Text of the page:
Frank posts a tribute to Jackie Leven
My introduction to Jackie Leven came in 1978, when I was living in a mental health hostel. I read in the NME (New Musical Express) that Jackie’s band Doll by Doll were doing benefit gigs for R. D. Laing’s Philadelphia Association. I knew that Laing offered an alternative way of thinking about mental health. This inspired to me go and see Doll by Doll live, and to buy their records.
Jackie Leven was born in Kirkcaldy, Fife, to an Irish Cockney father and a mother from a Romany background. At fourteen he was expelled from school for taking drugs. He later settled in Devon. He started playing in folk clubs. Around this time he released an album called Control. Jackie and guitarist Jo Shaw moved into a squat in London’s Maida Vale. With drummer David McIntosh and bass player Robin Spreafico they formed Doll by Doll. The name came from e.e.cummings’ poem ‘The Enormous Room’.
In early 1979 Doll by Doll released Remember, their first album. In the track ‘More Than Human’ Jackie sings “there is a land beyond the spoken word, communication that only some have heard”. Shortly before the release of Remember, Jackie had tried to commit suicide.
In the autumn of 1979 Doll by Doll released their second album Gypsy Blood. The album ends with Anna Akhmatova’s poem ‘When a Man Dies’, which was translated into English by Russian translator and survivor poet Richard McKane.
According to one-time editor of Zigzag magazine Kris Needs: “There is no way you could call Doll by Doll a punk band in terms of what that meant at the time. But if it meant people from the street … being honest with themselves and playing emotionally-charged music, then this was the truest punk band of all”.
In 1980 the band moved from Automatic to Magnet Records. In 1981 they released their third album, Doll by Doll. The autobiographical ‘Main Travelled Roads’ is the story of a son that Jackie had lost contact with. ‘Soon New Life’ is about a baby being born. By 1982 Jackie was the only founder member left in the band. Jackie, his girlfriend Helen Turner and a band of session musicians made one last album, The Grand Passion. But in early 1983 the band finally split up.
In 1984, Jackie was mugged. One of the muggers kicked Jackie in the throat; he couldn’t talk or sing for a year afterwards. Jackie became addicted to heroin, but weaned himself off it with homeopathy and acupuncture.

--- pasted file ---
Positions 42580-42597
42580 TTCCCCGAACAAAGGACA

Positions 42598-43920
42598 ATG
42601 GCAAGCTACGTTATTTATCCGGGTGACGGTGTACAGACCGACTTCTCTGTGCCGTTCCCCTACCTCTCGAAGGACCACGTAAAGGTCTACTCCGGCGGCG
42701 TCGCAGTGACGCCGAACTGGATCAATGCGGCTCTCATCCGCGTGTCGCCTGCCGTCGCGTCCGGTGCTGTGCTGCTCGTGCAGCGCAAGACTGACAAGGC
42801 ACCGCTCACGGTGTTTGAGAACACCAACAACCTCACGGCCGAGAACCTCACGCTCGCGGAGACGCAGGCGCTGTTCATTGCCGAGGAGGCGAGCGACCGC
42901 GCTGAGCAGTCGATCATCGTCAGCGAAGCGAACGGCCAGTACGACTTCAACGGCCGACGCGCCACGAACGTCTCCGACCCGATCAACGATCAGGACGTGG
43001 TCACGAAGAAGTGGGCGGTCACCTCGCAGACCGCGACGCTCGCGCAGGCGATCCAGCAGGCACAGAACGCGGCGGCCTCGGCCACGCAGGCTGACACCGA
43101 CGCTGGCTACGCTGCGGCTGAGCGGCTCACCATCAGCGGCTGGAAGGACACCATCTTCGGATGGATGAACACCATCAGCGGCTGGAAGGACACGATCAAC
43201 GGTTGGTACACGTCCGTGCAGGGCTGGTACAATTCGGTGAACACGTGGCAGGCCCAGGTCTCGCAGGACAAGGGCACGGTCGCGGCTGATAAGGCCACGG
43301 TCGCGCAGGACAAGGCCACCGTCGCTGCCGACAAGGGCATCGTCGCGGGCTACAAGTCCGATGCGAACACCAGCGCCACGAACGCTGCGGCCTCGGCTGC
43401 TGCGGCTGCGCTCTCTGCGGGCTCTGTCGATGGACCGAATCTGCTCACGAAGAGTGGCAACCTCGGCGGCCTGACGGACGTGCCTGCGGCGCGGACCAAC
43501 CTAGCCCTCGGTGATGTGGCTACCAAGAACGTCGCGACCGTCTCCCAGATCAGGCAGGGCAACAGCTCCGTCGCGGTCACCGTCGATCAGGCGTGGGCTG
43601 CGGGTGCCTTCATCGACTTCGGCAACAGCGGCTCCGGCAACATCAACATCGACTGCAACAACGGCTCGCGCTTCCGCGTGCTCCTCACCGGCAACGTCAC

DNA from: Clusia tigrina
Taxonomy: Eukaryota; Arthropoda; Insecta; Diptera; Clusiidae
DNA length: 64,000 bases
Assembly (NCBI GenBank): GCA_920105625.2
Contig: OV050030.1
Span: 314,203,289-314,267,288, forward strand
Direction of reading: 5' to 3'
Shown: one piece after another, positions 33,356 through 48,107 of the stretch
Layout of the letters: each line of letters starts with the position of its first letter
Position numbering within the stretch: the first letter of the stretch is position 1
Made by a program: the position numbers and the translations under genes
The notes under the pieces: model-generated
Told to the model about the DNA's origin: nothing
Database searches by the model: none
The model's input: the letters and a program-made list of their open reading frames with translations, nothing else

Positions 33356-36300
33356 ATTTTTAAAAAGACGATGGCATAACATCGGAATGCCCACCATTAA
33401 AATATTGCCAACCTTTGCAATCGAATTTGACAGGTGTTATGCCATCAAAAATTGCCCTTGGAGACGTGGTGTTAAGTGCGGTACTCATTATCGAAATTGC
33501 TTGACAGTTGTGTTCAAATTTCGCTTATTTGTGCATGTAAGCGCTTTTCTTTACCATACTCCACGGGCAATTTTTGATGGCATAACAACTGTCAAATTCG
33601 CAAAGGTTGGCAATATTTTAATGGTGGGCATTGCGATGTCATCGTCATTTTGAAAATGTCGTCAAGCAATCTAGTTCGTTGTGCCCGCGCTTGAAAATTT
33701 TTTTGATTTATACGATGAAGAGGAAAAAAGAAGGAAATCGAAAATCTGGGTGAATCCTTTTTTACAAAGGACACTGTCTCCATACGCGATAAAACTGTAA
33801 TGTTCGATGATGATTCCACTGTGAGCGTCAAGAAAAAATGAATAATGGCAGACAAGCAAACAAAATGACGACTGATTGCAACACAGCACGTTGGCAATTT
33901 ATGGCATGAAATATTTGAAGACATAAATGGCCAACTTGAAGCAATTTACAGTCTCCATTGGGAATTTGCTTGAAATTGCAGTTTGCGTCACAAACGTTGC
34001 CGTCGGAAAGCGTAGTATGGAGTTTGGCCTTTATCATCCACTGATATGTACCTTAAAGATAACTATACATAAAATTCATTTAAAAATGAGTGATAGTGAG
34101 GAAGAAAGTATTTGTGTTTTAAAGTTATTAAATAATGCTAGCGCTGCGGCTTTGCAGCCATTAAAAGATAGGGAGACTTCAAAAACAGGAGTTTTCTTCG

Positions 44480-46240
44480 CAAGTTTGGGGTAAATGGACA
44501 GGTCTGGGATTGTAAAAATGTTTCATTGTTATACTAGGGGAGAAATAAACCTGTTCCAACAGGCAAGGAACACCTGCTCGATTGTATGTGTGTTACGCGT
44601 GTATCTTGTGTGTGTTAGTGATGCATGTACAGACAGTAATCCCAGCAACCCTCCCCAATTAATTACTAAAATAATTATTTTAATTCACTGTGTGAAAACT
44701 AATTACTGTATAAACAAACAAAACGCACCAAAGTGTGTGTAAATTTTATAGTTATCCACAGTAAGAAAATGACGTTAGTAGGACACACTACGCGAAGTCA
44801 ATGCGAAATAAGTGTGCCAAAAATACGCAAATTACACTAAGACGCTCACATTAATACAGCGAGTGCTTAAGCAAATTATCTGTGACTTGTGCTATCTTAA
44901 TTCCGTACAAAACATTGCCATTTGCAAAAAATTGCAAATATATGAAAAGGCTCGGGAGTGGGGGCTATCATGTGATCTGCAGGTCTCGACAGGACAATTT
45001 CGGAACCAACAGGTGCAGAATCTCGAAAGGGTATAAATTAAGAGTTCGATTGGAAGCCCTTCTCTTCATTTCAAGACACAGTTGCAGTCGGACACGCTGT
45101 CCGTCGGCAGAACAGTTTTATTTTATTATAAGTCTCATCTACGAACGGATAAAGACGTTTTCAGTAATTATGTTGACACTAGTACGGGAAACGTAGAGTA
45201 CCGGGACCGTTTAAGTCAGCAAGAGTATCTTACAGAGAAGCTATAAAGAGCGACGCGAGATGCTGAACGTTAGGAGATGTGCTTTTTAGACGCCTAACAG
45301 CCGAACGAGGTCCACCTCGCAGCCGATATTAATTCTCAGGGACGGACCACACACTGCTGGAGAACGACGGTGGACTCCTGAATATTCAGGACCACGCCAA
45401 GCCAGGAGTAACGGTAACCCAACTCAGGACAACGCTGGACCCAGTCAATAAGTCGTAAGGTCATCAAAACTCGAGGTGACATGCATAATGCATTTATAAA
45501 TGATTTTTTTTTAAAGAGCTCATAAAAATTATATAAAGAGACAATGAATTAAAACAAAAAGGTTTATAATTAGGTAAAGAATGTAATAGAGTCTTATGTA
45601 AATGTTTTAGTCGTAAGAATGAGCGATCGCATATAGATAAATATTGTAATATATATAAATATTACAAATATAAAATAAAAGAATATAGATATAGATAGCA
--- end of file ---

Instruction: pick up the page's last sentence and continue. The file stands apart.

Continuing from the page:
In 1994 Jackie released his first solo album, The Mystery of Love Is Greater Than the Mystery of Death. The mugging had robbed Jackie of his falsetto. But his voice continued to be a strong instrument. The track ‘Heartsick Land’ continues the theme of ‘Main Travelled Roads’ but is more desperate. Jackie sings about staggering drunkenly through the pouring rain.
In 1995 Jackie released his second solo album Forbidden Songs of the Dying West, which has some fine songs on it. Jackie’s third album is Fairy Tales for Hard Men. The track ‘Extremely Violent Man’, is about a man who is unable to control his violence. ‘Boy Trapped in a Man’s Life’ carries a similar theme. Here however the man is asking, how can he move on from here? Since the end of the 1970s Jackie’s songs have been an important influence on my poetry.
Shortly after Fairy Tales came out, Jackie said how after The Mystery of Love is Greater than the Mystery Of Death, and Forbidden Songs of the Dying West, he wanted to call the new album It’s Always Better When Rigor Mortis Sets In, but the record company disapproved.
Around 2006 Jackie took part in a gig for Mad Pride, a survivor-run mental health organization. At the gig I told Jackie about the Kevin Coyne tribute album that I was involved with putting together. Jackie suggested asking Kevin Hewick, an underrated singer-songwriter, to contribute. Kevin’s contribution is one of my favourite tracks on the album.
In August 2011 Jackie got diagnosed with cancer. He carried on performing for a while but then became too ill and had to cancel gigs. By November he had lost the fight.
Jackie’s death came as a shock. I will miss the stories he told at his gigs. God bless you Jackie, and thanks for the music and memories that you have left behind for us to value.
Some obituaries to Jackie:
Posted by Colin Hambrook, 12 November 2013
Last modified by Colin Hambrook, 11 May 2016